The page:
A talk with Adél Jordán

The Owl and the Pussycat has been an undiminished success of the Orlai Production. Why is so likeable? 

Adél Jordán : It is a very nice story and it is about love, accepting others and undertaking openly who we are. At the beginning both characters hide behind a mask. The writer hides behind the mask of a superior intellectual and the girl played by me decides to play to be stupid not wanting to show how much she wants. Actually she is a pusillanimous woman. At the end things get unravelled and they dare to confess their weaknesses. This is how they can start a new life which is based on the truth.  

 So the audience likes it. How about the actor?

 AJ: I like plays that do not stop working after the premiere but keeps changing with us. We have added a lot to The Owl and the Pussycat since the beginning. We get on very well with Tamás Szabó Kimmel, we react on each other very well and it is enough to look at each other to understand what the other wants. Good improvisations are born. This is really inspiring and I always like it. And of course so does the audience.  

The owl and the pussycat in the title are two very different people by nature. Which character is closer to you?

AJ: I have been asked many times in my theatre, Katona, which one I am, because in my case it is not obvious. Actually it is hard to decide. I can be an owl but at the same time I can be like Doris, the character in our story who is a pussycat. I mean I dare to represent my thoughts even though it may sound strange what I mean. I like the character of Doris. In the theatre I don’t play this kind of girl but in films I often do, though these are small roles, just flashes. Here I have one and a half hours to show this character. I am a bit old to play this figure who seems to be silly but is likeable...we worked a lot on this, we had time to invent this and show the different sides of it. All her weaknesses and fears come from her silliness or better to say lack of self-confidence. She is a girl who claims to be an actress but makes her living by sleeping with men. Although she denies it, she defines it in an unusual way,...she is a free human being , she is liberal, even sexually. This is why she gets interested in this man who is so closed in this matter, sees everything through his brain and is led by it. She would like to get to know him. The man resists for a while but then he gives up. That leads to conflicts as the man is unable to understand intellectually what instincts and desires mean as so far he has always overcome them.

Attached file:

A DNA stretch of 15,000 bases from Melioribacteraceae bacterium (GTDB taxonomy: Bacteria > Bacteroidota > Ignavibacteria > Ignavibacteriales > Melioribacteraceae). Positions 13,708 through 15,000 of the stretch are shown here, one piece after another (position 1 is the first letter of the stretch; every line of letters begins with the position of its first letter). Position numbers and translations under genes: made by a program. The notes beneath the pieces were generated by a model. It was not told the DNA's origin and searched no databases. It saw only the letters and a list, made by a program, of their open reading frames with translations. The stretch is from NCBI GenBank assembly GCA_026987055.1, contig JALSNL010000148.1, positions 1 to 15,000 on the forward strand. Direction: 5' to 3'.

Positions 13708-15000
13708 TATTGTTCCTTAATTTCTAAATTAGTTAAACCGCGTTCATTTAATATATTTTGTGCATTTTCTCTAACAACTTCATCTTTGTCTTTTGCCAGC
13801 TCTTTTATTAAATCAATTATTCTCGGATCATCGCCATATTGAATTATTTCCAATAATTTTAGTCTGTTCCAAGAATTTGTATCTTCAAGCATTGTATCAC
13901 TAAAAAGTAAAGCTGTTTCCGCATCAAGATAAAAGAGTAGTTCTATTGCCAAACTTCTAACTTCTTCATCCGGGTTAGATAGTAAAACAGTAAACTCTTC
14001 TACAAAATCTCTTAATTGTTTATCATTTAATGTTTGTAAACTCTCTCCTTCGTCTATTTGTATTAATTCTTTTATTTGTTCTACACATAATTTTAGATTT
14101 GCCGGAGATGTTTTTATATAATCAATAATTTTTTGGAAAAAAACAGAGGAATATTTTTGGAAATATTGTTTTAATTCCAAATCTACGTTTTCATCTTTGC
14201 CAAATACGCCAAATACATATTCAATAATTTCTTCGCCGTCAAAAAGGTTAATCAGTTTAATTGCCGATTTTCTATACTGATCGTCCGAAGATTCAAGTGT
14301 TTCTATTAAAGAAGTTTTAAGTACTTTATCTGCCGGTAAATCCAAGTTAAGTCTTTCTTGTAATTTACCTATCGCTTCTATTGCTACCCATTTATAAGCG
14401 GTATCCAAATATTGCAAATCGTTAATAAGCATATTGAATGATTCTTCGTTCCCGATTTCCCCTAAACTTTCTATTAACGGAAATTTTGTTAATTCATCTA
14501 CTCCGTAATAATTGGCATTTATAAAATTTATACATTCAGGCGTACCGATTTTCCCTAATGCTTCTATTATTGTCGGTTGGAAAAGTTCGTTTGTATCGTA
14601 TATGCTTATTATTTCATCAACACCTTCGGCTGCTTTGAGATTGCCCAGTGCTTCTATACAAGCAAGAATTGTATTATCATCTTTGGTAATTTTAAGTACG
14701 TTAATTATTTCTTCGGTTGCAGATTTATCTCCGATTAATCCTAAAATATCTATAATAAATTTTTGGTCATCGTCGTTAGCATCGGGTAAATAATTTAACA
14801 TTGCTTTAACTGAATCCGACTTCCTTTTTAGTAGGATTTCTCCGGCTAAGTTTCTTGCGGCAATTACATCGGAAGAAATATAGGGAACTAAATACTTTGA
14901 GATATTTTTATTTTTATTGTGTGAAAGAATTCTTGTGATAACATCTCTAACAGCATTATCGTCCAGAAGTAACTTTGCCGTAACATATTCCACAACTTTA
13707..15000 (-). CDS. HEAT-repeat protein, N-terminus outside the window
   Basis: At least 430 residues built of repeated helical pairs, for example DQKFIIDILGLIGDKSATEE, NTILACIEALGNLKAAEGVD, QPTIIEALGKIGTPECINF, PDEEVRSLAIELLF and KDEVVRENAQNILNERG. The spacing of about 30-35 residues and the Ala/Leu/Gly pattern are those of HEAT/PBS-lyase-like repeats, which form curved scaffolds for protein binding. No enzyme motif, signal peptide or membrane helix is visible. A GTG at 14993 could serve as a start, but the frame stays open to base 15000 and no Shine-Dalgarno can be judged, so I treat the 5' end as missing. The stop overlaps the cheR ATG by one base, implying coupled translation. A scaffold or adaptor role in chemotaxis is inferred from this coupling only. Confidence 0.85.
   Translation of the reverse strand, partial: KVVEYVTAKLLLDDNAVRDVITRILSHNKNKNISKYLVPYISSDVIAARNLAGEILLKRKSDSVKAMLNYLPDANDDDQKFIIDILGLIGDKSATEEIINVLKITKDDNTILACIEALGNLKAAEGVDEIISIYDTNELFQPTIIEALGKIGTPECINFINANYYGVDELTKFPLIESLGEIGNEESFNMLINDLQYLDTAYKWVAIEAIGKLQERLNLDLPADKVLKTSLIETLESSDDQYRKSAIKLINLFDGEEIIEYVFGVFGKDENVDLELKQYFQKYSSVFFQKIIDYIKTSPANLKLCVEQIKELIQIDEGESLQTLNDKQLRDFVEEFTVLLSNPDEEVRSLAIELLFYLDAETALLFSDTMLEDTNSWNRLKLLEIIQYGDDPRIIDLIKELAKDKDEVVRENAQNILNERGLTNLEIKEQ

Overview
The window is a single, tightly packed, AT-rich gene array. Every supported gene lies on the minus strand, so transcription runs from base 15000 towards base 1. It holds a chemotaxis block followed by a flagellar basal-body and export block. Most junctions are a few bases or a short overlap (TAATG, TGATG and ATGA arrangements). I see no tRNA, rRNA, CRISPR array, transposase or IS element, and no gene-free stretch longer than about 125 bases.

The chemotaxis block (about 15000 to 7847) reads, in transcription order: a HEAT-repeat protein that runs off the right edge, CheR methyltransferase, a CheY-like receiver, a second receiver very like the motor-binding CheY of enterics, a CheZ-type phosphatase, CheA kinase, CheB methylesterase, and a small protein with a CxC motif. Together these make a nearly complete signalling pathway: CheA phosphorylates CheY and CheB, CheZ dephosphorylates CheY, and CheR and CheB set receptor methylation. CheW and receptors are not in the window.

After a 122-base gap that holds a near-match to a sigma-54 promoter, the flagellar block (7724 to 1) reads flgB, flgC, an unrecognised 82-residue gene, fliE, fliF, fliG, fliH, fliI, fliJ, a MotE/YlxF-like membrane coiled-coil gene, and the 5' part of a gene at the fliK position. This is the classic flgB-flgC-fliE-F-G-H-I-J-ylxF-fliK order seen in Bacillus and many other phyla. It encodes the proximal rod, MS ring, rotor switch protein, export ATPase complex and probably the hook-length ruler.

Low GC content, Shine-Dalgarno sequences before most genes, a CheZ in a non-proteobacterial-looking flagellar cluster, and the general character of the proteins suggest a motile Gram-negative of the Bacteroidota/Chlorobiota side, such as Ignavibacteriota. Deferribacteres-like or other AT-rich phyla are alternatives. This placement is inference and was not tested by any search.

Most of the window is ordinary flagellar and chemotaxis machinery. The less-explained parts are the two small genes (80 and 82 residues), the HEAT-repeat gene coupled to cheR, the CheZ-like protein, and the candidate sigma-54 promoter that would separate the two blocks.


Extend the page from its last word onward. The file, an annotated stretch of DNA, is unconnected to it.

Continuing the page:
You are characterized by having an outstanding sense of humour and that even in your most tragic roles you can show the other side of the coin. Is it an advantage or disadvantage to show the world through more mirrors?

AJ: Oh, yes, I can observe things from different angles; sometimes I would like to give instructions to others when we are in a situation to say it faster or things like that. It is a disadvantage that I almost tend to direct. It used to be worse in the past but I am getting more humble and relaxed in that matter. Since I had a child I have become more tolerant with myself and others. For a long time I felt I had to control everything but I have realised that if I can let things go I will become a better actor.

You travel abroad a lot with Katona but with the Orlai Production you travel to the country. What is the audience like in the country?

AJ: It depends. I don’t know whether on counties or north to south. Obviously we are keen on to perform the same. We already have fixed points in the story where we know that ok, if the viewers do not react to this we also know where they will laugh. We already know a non-verbal code and we can sense when the audience starts being with us till the end.